The Government’s renewed focus on brownfield land comes after a bruising dust-up between the former housing secretary Robert Jenrick and sections of his own party. Jenrick proposed to reform planning laws to classify land status as ‘growth’, ‘renewal’ or ‘protection’ and to mandate local authorities to build 300,000 homes each year.
After the Conservative Party suffered a shock defeat in the Chesham and Amersham by-election in June 2021, an estimated 100 Conservative MPs came out against the Planning Bill, fearing that residents and communities would be powerless to prevent building on local land. Robert Jenrick was sacked in September and replaced by Michael Gove, who quickly reassured MPs that he had ‘decided not to proceed’ with the planning changes, the Daily Telegraph reported.
Instead, a Levelling Up and Regeneration Bill will include planning proposals when it reaches the Houses of Parliament later this year. In his Levelling Up White Paper, published in February 2022, Gove promised to support 20 regeneration projects across England, beginning with Sheffield and Wolverhampton, ‘transforming derelict urban sites into beautiful communities.’ He also redirected the majority of the £1.8 billion brownfield funding to sites in the North and the Midlands.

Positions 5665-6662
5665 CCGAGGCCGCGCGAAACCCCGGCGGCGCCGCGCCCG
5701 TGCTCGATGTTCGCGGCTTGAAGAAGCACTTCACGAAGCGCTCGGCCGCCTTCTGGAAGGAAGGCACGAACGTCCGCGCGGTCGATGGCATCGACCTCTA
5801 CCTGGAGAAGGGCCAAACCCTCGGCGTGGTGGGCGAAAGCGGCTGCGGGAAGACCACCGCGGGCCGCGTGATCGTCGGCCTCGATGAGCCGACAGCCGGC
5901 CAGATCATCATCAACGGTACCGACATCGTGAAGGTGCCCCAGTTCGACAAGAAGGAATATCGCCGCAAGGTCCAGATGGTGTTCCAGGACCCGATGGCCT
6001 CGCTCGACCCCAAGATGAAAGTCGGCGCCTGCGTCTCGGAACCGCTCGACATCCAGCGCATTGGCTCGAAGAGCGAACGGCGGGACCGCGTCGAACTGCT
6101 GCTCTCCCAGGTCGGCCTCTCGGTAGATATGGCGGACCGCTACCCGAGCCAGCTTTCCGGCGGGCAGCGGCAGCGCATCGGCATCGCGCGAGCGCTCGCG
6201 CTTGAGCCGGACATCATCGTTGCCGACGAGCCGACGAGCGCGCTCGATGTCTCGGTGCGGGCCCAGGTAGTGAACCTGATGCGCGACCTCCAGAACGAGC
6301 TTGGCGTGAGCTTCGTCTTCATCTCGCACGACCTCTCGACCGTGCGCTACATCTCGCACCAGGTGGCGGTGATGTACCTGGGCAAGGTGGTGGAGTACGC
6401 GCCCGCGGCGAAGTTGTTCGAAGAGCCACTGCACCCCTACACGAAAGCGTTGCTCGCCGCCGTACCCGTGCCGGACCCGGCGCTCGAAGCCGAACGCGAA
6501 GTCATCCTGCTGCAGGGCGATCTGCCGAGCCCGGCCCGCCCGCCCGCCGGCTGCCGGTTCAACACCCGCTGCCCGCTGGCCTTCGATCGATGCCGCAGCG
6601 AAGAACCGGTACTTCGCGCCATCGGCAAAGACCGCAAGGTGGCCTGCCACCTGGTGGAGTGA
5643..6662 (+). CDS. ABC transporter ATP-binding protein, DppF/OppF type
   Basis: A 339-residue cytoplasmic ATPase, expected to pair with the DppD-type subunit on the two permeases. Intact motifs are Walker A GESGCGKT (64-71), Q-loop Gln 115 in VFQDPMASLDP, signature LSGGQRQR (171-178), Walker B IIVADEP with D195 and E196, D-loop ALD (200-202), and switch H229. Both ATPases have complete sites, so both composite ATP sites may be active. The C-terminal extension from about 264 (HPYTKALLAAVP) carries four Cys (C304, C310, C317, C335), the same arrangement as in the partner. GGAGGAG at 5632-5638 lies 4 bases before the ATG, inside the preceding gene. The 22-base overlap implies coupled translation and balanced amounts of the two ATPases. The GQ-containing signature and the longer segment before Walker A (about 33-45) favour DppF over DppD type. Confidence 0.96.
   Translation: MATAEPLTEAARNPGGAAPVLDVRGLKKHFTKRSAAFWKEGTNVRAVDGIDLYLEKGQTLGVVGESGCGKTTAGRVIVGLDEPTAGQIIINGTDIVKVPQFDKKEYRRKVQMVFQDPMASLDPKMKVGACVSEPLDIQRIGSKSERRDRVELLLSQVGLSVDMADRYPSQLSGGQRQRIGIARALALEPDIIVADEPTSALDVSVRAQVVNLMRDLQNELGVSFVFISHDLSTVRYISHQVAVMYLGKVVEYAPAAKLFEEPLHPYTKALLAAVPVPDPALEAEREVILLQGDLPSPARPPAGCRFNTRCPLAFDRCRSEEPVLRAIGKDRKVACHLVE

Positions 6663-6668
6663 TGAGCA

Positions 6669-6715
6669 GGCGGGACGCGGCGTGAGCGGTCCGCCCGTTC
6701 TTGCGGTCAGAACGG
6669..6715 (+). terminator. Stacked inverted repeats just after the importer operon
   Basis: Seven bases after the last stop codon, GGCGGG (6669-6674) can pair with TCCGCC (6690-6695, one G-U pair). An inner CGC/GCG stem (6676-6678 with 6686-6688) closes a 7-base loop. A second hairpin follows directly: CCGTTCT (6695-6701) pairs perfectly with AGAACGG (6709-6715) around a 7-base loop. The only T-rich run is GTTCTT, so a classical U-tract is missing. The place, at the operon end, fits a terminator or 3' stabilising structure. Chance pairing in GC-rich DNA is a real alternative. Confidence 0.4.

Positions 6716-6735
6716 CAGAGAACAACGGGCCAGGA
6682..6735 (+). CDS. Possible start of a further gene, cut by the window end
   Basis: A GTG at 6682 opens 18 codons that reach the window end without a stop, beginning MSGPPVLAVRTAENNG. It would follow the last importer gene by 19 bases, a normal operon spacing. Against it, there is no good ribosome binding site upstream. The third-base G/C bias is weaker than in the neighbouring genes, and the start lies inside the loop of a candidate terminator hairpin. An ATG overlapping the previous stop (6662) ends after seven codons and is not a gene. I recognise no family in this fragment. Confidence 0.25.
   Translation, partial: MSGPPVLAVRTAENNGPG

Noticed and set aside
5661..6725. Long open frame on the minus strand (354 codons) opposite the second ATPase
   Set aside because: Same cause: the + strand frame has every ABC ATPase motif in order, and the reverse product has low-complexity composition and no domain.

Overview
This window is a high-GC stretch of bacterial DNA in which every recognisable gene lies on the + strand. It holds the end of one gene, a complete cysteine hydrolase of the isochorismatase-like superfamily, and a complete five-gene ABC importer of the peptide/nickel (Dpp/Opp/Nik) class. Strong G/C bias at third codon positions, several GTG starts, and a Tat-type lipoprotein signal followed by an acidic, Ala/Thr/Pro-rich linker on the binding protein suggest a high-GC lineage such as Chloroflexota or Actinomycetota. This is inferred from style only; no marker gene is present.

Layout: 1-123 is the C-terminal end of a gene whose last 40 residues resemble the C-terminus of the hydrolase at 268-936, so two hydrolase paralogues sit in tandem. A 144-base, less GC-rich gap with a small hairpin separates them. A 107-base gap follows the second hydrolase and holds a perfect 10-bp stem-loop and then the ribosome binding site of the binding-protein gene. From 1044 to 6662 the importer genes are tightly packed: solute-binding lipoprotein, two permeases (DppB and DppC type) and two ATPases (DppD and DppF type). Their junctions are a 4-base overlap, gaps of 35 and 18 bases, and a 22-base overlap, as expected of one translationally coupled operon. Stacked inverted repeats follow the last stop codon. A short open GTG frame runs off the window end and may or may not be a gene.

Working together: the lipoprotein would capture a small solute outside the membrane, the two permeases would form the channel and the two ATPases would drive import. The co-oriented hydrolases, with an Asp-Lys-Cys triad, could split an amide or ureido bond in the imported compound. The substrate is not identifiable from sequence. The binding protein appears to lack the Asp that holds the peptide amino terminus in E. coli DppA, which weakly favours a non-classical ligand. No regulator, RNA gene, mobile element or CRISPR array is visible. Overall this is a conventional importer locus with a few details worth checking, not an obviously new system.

Further property-related pledges included a reform to the Private Rented Sector, to crack down on rogue landlords, and a commitment to build more affordable housing, through a new Social Housing Regulation Bill, drawing upon the lessons of the 2017 Grenfell tragedy.
While the 2021 Environment Act may increase costs for some developers, it may also stimulate higher demand for brownfield sites, as developers seek opportunities to satisfy the new biodiversity net gain (BNG) regulations, where biodiversity must rise by at least 10%, sustained and preserved for at least 30 years. This may include both brownfield sites suitable for development and others where developers can enhance biodiversity as an offset for their projects elsewhere.